Young, James R. (1982) A study of the adsorption of Ni (II) onto amorphous silica surface by chemical and NMR methods. Dissertation (Ph.D.), California Institute of Technology. http://resolver.caltech.edu/CaltechETD:etd-09062006-143724
The physical structure of the electrical double layer at a metal-oxide surface is not well-known. Adsorption models, which require a knowledge of the location of the adsorbed species, have integrated different descriptions of the electrical double layer into a common coordination chemistry framework. The goal of this work was to determine the hydration number of Ni(II) species adsorbed unto a silica surface by extending a nuclear magnetic resonance (NMR) technique used to determine the hydration number of paramagnetic metal ions in solution. Information about the environment of the adsorbed Ni(II) species at the molecular level could then be incorporated into state-of-the-art adsorption models. In order to conduct the NMR experiment, it was necessary to determine the speciation of a Ni(II)-silica system at a high metal-ion loading. Titrations, in 0.1 N NaC104, were conducted on silica suspensions, nickel solutions and a system where the total amount of Ni(II) was twice the total number of available surface binding sites. The pH dependence of the adsorption process and the maximum adsorption density achievable were investigated. The amount of charge on a silica surface was found to increase logarithmically with pH. Formation of surface complexes with Na+ provided the necessary mechanism to account for this behavior. All of the Ni(II) present in the Ni(II)-silica system was removed by adsorption processes at a pH of approximately 8. In the same system, removal of Ni(II) by a precipitation process does not occur until Ni(OH)2(s) forms at a pH of approximately 8.5. The adsorption process was not limited by the number of surface hydroxyl groups present. It was shown that the NiOH moiety of a hydrolyzed nickel surface complex could provide the new adsorption centers necessary for a multilayer adsorption process, if the NiOH group functions chemically like an SiOH group. The observation of adsorption of Ni(II) onto a silica surface at coverages greater than one monolayer indicates siliceous soils and sediments may have a greater capacity to bind Ni(II) than previously thought. The capability of the NMR spectroscopic technique to determine hydration numbers of adsorbed metal ions was demonstrated. Usefulness of the technique was limited by the slowness of water exchange between the first coordination sphere of the adsorbed Ni(II) species and bulk solution. A lower limit for the hydration number of the adsorbed Ni(II) species was calculated to be 4.4. This is at the lower end of the predicted range for this value (4.5 to 6.0). Suggestions were made to improve upon the design of the NMR experiment so as to overcome the limitations encountered.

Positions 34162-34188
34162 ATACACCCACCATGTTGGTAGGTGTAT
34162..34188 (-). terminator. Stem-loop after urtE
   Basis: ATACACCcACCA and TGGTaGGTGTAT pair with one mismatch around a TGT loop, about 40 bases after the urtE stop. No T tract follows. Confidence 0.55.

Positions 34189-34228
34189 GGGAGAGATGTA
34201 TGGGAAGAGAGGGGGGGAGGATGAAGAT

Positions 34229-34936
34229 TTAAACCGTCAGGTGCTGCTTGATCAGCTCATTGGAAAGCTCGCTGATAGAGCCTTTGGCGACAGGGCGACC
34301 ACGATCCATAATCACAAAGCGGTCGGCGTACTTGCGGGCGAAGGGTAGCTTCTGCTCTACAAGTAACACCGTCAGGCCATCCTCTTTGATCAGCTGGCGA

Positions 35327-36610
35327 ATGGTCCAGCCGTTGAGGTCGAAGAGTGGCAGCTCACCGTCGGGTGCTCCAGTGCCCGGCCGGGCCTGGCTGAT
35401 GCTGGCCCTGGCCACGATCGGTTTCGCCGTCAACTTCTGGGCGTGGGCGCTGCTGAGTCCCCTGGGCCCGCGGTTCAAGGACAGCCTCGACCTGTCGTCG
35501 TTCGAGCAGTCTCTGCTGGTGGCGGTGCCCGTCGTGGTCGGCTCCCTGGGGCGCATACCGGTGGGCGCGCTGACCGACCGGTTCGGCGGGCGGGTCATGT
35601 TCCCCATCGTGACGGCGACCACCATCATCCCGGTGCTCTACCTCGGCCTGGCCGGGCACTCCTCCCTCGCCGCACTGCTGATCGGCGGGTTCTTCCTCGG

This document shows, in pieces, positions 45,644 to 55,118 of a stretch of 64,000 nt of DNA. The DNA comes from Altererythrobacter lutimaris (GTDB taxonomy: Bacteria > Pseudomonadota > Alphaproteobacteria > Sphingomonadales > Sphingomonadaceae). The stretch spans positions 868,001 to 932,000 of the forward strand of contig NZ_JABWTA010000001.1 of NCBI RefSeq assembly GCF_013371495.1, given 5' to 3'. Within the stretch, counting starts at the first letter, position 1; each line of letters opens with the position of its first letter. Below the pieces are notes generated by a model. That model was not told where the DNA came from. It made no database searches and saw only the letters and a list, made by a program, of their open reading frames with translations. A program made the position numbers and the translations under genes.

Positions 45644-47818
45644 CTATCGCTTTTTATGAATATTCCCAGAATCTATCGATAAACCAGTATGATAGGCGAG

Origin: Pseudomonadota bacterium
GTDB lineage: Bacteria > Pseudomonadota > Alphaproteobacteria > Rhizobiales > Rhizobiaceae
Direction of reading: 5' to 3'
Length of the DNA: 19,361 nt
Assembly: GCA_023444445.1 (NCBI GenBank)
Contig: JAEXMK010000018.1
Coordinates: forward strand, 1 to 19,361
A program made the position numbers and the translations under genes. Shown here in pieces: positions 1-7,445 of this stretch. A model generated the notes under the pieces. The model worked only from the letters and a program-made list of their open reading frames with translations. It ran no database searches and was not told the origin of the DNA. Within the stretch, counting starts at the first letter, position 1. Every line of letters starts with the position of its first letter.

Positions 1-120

|Item Type:||Thesis (Dissertation (Ph.D.))|
|Subject Keywords:||Environmental Science and Engineering|
|Degree Grantor:||California Institute of Technology|
|Division:||Engineering and Applied Science|
|Major Option:||Environmental Science and Engineering|
|Thesis Availability:||Public (worldwide access)|
|Defense Date:||12 August 1981|
|Default Usage Policy:||No commercial reproduction, distribution, display or performance rights in this work are provided.|
|Deposited By:||Imported from ETD-db|
|Deposited On:||25 Sep 2006|
|Last Modified:||26 Dec 2012 02:59|
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